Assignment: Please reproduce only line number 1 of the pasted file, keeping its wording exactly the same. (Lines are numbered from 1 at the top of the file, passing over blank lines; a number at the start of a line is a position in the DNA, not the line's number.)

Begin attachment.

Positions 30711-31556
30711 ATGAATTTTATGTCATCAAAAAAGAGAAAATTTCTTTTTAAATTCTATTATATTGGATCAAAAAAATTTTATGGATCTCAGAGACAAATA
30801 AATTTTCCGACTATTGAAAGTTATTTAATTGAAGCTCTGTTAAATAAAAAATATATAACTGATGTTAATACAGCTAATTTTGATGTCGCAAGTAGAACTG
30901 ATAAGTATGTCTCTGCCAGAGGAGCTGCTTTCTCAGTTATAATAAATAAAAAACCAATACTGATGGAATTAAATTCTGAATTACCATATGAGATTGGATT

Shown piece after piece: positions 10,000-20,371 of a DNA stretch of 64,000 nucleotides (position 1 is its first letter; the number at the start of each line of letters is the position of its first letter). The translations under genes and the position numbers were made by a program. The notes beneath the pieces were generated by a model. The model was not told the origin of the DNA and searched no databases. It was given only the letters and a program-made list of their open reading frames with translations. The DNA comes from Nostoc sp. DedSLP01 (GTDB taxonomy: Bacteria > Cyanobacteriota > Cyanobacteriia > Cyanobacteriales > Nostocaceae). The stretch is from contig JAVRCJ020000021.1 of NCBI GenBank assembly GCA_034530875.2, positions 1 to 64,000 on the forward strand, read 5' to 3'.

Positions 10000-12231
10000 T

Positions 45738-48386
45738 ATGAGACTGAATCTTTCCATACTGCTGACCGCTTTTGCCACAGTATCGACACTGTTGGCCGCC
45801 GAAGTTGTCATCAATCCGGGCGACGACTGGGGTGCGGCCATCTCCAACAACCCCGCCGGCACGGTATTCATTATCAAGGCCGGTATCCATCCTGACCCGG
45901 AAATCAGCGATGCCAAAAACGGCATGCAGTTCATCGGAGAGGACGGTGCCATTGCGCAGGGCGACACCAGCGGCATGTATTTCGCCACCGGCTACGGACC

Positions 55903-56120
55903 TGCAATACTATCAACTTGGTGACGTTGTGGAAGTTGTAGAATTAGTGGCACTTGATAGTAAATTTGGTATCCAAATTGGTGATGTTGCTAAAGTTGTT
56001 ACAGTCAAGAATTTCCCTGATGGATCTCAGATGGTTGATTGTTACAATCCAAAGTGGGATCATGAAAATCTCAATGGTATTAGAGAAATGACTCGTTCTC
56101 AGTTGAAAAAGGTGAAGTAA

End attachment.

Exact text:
Positions 30711-31556